My book says:

The continuous functions

on the interval

form a subspace of

since they are closed under addition and scalar multiplication. To take this step further, for each positive

integer

, the functions with continuous

th derivatives on

form a subspace of

. So

is a subspace of

By definition:

is a subspace of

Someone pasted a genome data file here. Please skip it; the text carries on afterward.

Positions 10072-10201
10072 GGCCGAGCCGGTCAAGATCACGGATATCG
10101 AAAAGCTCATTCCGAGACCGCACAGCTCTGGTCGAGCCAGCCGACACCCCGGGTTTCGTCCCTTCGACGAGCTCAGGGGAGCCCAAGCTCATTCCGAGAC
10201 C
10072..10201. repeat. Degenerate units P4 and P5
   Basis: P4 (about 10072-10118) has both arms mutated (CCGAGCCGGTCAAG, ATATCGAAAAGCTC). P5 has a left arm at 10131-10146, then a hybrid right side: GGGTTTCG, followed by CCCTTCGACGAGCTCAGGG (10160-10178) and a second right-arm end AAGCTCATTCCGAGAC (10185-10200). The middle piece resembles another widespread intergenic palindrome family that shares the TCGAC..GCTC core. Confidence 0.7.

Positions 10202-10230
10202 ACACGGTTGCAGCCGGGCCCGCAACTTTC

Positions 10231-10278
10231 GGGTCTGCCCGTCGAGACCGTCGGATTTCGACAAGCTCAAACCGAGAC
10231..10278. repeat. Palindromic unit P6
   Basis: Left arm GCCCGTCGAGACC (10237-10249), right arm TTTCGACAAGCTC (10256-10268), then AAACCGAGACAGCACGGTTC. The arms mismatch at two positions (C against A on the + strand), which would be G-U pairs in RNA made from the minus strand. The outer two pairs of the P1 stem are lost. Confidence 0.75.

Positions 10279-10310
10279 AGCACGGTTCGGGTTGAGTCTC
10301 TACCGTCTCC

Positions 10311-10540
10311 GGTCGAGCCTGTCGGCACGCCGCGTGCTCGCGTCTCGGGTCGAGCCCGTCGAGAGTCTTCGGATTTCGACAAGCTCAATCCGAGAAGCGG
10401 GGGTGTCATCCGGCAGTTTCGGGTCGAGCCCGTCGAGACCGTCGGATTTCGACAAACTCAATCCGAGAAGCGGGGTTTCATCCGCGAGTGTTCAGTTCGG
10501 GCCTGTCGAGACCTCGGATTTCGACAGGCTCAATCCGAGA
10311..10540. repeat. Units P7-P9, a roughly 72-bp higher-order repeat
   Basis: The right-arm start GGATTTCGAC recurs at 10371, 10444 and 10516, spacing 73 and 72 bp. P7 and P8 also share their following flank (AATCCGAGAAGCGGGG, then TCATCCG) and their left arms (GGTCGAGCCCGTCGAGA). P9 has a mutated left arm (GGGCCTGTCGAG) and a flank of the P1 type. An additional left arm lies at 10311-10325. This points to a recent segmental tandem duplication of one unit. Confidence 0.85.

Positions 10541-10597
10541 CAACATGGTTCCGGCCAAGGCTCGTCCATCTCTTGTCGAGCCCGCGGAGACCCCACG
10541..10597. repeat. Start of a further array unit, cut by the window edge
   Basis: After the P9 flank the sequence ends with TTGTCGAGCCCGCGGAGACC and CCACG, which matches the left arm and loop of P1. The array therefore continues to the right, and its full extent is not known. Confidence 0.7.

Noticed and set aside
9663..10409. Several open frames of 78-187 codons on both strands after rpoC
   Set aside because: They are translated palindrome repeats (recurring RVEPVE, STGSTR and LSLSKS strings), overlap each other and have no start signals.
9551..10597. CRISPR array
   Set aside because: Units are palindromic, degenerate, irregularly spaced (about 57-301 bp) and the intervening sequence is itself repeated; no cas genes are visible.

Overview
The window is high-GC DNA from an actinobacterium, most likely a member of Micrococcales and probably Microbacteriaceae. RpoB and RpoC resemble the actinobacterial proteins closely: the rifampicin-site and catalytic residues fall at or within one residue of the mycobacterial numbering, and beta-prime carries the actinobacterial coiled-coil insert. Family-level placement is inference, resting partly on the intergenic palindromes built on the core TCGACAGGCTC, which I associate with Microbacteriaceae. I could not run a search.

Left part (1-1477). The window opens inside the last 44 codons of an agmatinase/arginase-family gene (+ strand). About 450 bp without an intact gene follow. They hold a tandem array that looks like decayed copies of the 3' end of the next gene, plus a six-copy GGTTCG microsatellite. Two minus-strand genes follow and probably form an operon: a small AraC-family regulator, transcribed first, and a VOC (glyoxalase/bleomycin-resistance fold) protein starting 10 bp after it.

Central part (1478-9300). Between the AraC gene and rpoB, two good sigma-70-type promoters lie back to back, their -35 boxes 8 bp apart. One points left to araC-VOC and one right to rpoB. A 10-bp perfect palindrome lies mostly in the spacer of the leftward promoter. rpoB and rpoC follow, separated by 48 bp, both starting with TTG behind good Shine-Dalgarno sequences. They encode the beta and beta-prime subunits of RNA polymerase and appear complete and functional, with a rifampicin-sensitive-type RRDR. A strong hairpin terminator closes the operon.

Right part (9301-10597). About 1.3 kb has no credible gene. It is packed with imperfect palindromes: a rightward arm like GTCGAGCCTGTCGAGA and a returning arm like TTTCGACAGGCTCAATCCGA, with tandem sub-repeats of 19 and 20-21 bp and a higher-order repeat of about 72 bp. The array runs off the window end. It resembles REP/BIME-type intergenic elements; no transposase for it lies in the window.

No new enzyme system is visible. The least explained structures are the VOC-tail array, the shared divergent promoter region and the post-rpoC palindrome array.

if and only if

is closed under addition and closed under scalar multiplication.

Now I've two questions.

1st one:

Why

is a subspace of

and not the other way around?

I mean I understand because they are closed under addition and scalar multiplication. But so is

. So can we say

is a subspace of

?

2nd one:

I've the same question regarding

and

. Can we say

is a subspace of

? If no then why not?